Professor teaches students the art of livingby Marianne Combs, Minnesota Public Radio
This weekend the Minneapolis College of Art and Design is celebrating one of it's most cherished teachers, Kinji Akagawa. Over the past four decades, Akagawa has taught students not just how to make art, but how to live their lives.
Afton, Minn. — Kinji Akagawa exudes happiness. He and his wife live near the St. Croix River, just north of Afton State Park. They've built an addition onto their house so that they each have large studios in which to work.
Akagawa is known best for his benches -- large pieces made from local stone and wood that can be found in the Walker Sculpture Garden and on Nicollet Mall. But there are no such benches on his own property.
"I make these benches for people to sit and reflect, but meanwhile I'm working," Akagawa shook his head and laughed. "People tell me, Kinji, you don't sit down very much!"
Akagawa's studio is filled with tools, new and old. One wall is hung with a collection of antique wood planes. Akagawa calls it his energy source, a reminder of the long history of woodworking and carving, and all those who have preceded him at his craft.
Akagawa is wearing a bandage on his stunted left pinky. The finger also serves as a reminder for him to be careful.
"I was using that joiner," Akagawa gestured. "I just tried to move the guard and it went 'pung.' I lost a knuckle. But I have 10, so it's no big deal -- just one!"
Akagawa's hearty laugh and carefree attitude are emblematic of what makes him so popular with his students at the Minneapolis College of Art and Design.
After 40 years of teaching, Akagawa recognizes he has limited years left to use his nine good fingers to work on his own projects. That's why he's decided to retire.
If you ask his friends or former students about his retirement, they just laugh. Artist Seitu Jones became close with Akagawa in the early 1980s when they both lived in an artist co-op in St. Paul. Jones says he never took a class from Akagawa, but he still calls him "master teacher."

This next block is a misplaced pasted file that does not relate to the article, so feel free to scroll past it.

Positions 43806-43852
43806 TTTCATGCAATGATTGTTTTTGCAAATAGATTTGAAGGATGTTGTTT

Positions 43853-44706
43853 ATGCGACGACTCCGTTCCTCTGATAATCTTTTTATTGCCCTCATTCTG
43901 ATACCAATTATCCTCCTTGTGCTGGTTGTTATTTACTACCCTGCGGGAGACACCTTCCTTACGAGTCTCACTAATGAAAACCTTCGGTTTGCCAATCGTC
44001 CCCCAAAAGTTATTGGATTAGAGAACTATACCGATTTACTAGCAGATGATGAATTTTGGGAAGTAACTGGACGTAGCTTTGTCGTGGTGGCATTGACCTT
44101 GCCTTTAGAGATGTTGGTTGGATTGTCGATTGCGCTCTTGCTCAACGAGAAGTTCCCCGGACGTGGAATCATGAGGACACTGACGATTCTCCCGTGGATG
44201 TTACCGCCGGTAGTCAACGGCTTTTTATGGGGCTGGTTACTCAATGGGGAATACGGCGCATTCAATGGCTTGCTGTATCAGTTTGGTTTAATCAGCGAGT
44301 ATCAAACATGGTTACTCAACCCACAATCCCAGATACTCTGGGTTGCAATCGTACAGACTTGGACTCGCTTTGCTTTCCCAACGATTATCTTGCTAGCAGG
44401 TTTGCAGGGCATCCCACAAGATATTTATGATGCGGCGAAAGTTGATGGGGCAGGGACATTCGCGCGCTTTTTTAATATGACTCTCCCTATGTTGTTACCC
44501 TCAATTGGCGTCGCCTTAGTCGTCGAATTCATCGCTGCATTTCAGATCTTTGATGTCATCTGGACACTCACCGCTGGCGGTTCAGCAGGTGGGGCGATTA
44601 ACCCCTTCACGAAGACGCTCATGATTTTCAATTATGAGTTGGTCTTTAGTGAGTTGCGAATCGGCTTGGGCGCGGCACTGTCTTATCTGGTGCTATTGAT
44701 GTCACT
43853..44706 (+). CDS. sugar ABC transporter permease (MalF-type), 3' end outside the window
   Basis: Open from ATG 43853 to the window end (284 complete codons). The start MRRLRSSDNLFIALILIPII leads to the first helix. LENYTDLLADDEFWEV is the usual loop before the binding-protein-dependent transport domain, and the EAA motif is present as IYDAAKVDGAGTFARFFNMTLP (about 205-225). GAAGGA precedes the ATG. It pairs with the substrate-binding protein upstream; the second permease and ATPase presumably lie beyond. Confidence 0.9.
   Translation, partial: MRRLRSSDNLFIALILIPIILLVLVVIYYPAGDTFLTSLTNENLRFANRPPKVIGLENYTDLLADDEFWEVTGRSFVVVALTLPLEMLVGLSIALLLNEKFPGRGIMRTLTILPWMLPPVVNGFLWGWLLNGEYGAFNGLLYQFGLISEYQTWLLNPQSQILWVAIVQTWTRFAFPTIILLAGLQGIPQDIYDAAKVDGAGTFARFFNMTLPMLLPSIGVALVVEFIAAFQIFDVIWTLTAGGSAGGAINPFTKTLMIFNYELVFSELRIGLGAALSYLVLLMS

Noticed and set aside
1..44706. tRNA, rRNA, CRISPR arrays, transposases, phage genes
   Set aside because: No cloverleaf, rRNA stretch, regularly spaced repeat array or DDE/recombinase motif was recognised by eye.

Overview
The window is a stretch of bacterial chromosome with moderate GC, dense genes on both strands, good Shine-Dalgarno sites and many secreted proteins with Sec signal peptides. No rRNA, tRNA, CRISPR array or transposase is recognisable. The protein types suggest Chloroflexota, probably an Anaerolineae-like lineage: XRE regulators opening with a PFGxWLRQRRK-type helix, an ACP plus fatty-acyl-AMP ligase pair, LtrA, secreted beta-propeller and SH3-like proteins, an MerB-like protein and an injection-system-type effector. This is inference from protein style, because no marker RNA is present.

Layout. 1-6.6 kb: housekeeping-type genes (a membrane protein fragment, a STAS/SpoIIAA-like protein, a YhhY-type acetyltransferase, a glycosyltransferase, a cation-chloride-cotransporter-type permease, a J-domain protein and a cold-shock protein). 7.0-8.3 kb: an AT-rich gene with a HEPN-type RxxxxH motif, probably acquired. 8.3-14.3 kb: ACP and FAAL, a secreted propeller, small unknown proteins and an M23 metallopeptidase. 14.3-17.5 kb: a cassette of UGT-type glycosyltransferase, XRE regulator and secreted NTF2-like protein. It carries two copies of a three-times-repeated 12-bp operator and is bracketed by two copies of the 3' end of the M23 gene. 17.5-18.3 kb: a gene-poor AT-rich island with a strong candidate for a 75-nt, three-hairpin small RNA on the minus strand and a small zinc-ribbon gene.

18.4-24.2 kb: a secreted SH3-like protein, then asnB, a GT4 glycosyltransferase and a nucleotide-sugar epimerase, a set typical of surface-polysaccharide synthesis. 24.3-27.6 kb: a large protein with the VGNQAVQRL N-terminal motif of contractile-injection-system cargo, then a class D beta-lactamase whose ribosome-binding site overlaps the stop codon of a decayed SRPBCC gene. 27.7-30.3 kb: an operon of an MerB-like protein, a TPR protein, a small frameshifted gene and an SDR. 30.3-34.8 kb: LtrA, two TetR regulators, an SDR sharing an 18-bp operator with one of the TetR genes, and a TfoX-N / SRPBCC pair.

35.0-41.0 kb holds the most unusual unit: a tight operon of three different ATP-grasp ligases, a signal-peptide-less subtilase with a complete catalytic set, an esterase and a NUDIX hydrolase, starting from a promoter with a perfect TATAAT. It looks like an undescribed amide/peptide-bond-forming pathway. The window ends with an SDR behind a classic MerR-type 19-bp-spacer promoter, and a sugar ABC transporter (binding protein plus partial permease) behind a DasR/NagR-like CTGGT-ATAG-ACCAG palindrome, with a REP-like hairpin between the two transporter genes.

"Because he is always teaching," said Jones. "And not just some arcane art term or idea or concept. Kinji has always been wise and always giving, and so he taught folks really how to live."
Jones says Kinji Akagawa treats life as art, and that's reflected in how he raised his children, how he prepares a meal and how he teaches.
Former student and now colleague Cheryle Melander praises Akagawa for creating a trusting environment in the classroom, which enabled students to take risks.
"He always had the position of 'student' with his students," said Melander. "He did not have a superior attitude, he never made you feel that your investigations were less important or not valid or somehow inferior. They were always important."
Melander says Akagawa inspired students to not only do their best work, but to be their best selves.
Kinji Akagawa says he does not distinguish between artists and non-artists. He says we are all aesthetic beings.
Akagawa was born and raised in Japan, where there is no class division between fine art and craft.
As a young man in Tokyo, he worked as a house boy to an Episcopalian priest named Father Richard Merritt. Merritt's home was a stopoff for many missionaries on their way to and from various assignments. Akagawa says there was always some sort of heated debate going on, which he loved.
"So [Merritt is] my intellectual father," said Akagawa. "I tell my students I have two fathers; one is biological and one is intellectual. I love both of them."
Merritt sponsored Akagawa's education at Cranbrook Academy of Art in Michigan. Perhaps it's the kindness and generosity Akagawa has been shown in his life that has led him, in turn, to be so generous to others.
Even as MCAD has attempted to pay tribute to their teacher, he has continually turned it around.
"We had first asked Kinji to do an exhibition of his work; most artists want to be highlighted as an artist," said MCAD gallery director Kristin Makholm. "Kinji's first thought was, 'No, I don't want the college to show my work, I want the college to show my students' work.'"
The result is an expansive exhibition with works by more than 150 artists, including painting, video, sculpture and decorative arts. Makholm says it's indicative of Akagawa's far-reaching influence.
This Saturday the school is hosting a tribute to Akagawa at the Mill City Museum in Minneapolis. All proceeds from the benefit and the accompanying art auction will go to the Kinji Akagawa Fund for Interdisciplinary Studies.
- All Things Considered, 02/05/2009, 5:50 p.m.